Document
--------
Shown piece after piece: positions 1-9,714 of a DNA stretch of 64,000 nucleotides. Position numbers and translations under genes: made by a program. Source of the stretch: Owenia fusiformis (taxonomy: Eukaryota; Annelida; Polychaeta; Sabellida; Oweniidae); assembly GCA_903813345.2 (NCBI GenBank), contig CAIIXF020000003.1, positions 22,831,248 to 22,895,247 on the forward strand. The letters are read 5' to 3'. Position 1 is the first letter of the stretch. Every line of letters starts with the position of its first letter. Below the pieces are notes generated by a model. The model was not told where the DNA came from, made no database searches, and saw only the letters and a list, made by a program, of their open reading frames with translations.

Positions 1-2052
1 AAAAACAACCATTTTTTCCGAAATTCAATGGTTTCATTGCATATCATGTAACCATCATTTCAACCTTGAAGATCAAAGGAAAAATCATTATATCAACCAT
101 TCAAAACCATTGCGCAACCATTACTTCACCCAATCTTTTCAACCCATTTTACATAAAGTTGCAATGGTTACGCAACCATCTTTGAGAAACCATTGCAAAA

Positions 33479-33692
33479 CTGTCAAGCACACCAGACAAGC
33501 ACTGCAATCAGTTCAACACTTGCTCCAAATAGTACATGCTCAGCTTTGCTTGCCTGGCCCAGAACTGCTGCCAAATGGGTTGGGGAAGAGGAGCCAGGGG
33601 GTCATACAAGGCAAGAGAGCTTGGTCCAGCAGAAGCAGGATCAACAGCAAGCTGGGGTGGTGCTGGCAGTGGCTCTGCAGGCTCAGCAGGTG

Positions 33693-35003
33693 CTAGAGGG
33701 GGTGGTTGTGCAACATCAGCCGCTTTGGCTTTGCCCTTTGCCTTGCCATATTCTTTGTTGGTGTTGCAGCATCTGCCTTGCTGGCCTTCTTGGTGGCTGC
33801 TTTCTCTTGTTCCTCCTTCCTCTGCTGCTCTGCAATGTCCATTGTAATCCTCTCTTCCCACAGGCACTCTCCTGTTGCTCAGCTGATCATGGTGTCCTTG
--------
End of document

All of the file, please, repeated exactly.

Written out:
Shown piece after piece: positions 1-9,714 of a DNA stretch of 64,000 nucleotides. Position numbers and translations under genes: made by a program. Source of the stretch: Owenia fusiformis (taxonomy: Eukaryota; Annelida; Polychaeta; Sabellida; Oweniidae); assembly GCA_903813345.2 (NCBI GenBank), contig CAIIXF020000003.1, positions 22,831,248 to 22,895,247 on the forward strand. The letters are read 5' to 3'. Position 1 is the first letter of the stretch. Every line of letters starts with the position of its first letter. Below the pieces are notes generated by a model. The model was not told where the DNA came from, made no database searches, and saw only the letters and a list, made by a program, of their open reading frames with translations.

Positions 1-2052
1 AAAAACAACCATTTTTTCCGAAATTCAATGGTTTCATTGCATATCATGTAACCATCATTTCAACCTTGAAGATCAAAGGAAAAATCATTATATCAACCAT
101 TCAAAACCATTGCGCAACCATTACTTCACCCAATCTTTTCAACCCATTTTACATAAAGTTGCAATGGTTACGCAACCATCTTTGAGAAACCATTGCAAAA

Positions 33479-33692
33479 CTGTCAAGCACACCAGACAAGC
33501 ACTGCAATCAGTTCAACACTTGCTCCAAATAGTACATGCTCAGCTTTGCTTGCCTGGCCCAGAACTGCTGCCAAATGGGTTGGGGAAGAGGAGCCAGGGG
33601 GTCATACAAGGCAAGAGAGCTTGGTCCAGCAGAAGCAGGATCAACAGCAAGCTGGGGTGGTGCTGGCAGTGGCTCTGCAGGCTCAGCAGGTG

Positions 33693-35003
33693 CTAGAGGG
33701 GGTGGTTGTGCAACATCAGCCGCTTTGGCTTTGCCCTTTGCCTTGCCATATTCTTTGTTGGTGTTGCAGCATCTGCCTTGCTGGCCTTCTTGGTGGCTGC
33801 TTTCTCTTGTTCCTCCTTCCTCTGCTGCTCTGCAATGTCCATTGTAATCCTCTCTTCCCACAGGCACTCTCCTGTTGCTCAGCTGATCATGGTGTCCTTG